A month or so ago, when Brisbane Festival was announced, I looked at the ambitious programme almost greedily. We have been a little starved of events and happenings due to COVID-19, so I booked a few and kept my fingers firmly crossed that we would be able to enjoy them. The Brisbane Art Boat was yesterday's adventure.
So off we went down to the riverside of my favourite city. It never disappoints.
The Brisbane River
The Finch emblem for the festival
Brisbane's Art Boat
We embarked and were given a safety briefing. Told how to put our life vests on. We waited to see if they would give us the brace position. It felt eerily familiar. We chatted to a delightful couple next to us and agreed that this was almost a little teaser for being able to travel - this time at snail's pace on a huge barge with tantalising lights and as if to rub salt in wounds, the image and sound of occasional planes overhead. So this is the next best thing. It was a beautiful spring night. There were tables and high chairs around the sides, so once you bought a drink from the bar and some delicious bar nuts, you could look out to the river and enjoy the breeze. I think some food was available too.
The art work
We were welcomed to country by Yuggera and Turbal man Shannon Ruska, who also gave us some of the Aboriginal history near Breakfast Creek. The colourful installations were by ENESS and people loved them. Many a selfie with fat bobbing balls were taken. I have spared you that misery. They changed colour every few minutes and were soft if not squidgy and swayed in the wind. Soon after live music started with a young Saxophonist and DJ playing and then a gorgeous young girl with a guitar and an amazing voice. This was the program for our little cruise but the music program changes and if you are lucky, you might even get to hear William Barton on his didgeridoo.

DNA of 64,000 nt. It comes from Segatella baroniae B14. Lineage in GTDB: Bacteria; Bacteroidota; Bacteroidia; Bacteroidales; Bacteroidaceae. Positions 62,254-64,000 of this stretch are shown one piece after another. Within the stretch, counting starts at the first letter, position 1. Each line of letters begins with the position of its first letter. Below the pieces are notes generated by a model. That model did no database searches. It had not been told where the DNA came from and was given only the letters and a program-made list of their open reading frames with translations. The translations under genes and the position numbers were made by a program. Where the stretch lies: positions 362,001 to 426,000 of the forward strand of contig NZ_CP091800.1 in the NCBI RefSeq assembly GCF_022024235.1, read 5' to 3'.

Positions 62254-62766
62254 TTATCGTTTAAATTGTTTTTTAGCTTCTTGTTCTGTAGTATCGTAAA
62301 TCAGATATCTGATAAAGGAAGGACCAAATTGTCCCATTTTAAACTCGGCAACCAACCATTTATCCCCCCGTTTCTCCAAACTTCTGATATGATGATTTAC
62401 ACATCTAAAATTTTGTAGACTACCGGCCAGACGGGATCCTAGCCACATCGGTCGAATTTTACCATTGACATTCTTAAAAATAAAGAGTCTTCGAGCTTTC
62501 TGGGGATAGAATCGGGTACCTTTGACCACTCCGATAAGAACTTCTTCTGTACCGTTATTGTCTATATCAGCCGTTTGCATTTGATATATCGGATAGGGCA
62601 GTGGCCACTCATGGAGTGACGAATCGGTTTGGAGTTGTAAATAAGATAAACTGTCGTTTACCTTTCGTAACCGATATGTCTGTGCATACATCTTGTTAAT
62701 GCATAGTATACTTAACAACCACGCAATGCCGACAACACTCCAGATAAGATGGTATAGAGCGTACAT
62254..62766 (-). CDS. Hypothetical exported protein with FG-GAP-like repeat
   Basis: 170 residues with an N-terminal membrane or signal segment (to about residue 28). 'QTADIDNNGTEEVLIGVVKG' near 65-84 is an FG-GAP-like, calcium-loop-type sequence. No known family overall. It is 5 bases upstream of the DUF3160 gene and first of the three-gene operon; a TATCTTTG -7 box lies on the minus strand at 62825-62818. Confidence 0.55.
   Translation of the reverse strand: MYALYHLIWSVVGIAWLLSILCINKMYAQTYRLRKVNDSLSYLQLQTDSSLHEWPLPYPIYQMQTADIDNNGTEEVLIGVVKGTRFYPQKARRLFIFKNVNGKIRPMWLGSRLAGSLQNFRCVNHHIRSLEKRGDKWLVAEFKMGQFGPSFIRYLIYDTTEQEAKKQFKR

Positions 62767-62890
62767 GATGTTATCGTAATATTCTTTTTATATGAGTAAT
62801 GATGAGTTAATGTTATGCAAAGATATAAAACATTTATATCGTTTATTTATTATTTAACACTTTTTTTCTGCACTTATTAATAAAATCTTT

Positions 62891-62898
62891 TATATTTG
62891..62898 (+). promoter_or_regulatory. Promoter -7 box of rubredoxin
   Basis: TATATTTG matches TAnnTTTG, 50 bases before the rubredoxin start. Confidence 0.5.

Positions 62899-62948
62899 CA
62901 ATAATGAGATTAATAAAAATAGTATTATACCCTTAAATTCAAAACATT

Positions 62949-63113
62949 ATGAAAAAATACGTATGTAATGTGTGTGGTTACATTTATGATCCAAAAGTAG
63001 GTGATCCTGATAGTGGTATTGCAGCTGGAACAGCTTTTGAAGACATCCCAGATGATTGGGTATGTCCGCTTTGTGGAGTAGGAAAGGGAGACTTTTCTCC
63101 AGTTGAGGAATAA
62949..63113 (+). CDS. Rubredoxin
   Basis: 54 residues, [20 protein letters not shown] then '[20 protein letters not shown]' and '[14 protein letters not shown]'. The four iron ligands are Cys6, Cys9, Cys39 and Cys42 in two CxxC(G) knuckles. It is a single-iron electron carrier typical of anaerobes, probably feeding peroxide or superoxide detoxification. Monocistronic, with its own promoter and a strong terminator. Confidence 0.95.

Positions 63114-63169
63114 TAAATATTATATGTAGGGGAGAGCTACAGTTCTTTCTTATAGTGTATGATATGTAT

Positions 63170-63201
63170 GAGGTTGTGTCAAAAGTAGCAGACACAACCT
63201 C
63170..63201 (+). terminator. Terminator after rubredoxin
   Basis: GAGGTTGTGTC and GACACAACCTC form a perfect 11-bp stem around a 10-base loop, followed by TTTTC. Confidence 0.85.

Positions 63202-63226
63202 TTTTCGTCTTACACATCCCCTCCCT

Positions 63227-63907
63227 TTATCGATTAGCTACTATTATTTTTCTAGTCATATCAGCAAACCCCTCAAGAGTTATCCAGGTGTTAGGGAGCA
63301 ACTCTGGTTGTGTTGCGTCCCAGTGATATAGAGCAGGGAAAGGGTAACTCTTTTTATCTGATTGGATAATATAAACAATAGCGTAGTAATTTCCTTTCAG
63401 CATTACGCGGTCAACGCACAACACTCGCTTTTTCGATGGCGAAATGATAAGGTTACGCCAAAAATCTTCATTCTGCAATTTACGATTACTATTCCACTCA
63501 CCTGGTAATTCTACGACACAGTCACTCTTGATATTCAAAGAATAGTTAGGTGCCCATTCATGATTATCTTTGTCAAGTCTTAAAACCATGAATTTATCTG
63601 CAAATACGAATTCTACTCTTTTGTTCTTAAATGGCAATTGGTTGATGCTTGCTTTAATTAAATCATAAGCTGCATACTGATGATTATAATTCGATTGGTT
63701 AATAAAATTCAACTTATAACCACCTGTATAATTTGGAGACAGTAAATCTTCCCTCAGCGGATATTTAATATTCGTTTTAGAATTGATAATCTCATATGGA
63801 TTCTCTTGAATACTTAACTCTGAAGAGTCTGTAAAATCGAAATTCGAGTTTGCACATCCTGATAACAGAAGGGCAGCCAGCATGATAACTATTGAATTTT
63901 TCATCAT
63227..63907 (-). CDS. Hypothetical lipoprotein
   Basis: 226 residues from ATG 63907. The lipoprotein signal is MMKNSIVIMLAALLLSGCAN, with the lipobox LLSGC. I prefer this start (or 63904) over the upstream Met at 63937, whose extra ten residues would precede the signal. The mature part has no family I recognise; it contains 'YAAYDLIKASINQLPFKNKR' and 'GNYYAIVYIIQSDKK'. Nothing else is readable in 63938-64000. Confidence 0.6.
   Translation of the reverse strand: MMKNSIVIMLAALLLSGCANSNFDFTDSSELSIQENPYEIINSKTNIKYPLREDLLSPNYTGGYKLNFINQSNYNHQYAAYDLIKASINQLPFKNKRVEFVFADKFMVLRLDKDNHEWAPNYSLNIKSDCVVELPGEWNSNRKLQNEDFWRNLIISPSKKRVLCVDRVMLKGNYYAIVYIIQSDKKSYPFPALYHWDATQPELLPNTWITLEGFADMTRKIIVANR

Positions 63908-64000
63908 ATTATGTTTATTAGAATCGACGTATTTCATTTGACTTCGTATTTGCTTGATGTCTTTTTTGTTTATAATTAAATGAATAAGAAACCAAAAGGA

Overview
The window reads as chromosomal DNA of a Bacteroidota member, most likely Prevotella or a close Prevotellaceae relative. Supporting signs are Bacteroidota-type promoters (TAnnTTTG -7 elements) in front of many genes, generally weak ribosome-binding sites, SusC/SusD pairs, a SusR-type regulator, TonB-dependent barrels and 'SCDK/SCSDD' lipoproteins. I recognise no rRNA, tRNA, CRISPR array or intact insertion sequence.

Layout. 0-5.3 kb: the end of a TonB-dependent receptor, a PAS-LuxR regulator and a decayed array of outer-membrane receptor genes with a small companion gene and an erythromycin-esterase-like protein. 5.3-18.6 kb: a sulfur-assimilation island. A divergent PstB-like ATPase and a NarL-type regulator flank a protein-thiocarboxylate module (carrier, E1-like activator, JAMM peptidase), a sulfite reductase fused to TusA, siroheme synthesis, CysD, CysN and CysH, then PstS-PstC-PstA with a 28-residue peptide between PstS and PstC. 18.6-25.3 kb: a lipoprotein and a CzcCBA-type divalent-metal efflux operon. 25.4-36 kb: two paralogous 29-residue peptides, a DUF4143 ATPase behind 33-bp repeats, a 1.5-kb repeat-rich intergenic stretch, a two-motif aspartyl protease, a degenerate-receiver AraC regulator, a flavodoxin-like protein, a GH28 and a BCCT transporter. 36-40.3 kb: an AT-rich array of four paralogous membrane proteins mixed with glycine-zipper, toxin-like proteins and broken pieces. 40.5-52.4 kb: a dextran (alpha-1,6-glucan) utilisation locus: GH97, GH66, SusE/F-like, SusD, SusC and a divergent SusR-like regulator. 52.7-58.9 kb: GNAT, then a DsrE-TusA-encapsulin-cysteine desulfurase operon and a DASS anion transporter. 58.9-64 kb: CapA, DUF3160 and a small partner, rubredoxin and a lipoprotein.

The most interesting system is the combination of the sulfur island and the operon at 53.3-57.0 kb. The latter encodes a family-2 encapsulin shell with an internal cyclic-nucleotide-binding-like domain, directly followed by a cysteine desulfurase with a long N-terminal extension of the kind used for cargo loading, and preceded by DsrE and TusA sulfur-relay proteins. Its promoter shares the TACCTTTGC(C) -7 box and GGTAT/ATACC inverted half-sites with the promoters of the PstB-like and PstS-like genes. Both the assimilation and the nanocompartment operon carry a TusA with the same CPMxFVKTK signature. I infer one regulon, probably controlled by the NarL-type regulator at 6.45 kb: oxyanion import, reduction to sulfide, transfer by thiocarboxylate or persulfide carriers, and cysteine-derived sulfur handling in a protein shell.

By the end of the voyage (it was slow), many people were dancing on the dance floor. I joined them. It felt liberating and fun. The Art Boat goes in both directions and you can choose which direction to go. Just a word of warning; the cruise is not an aller retour - it only goes in one direction so, you need to think about your return home or to your starting point.
I can only say a big well done to Brisbane Festival organisers. They have showcased 1000 local artists and 168 First Nations artists in a rich and diverse programme over 23 days, which extends throughout the city and the suburbs. We are privileged to have it at our sanitised fingertips!
More art work
A blue Story Bridge.
To find out more about the loops and directions of the Art Boat. press on this link.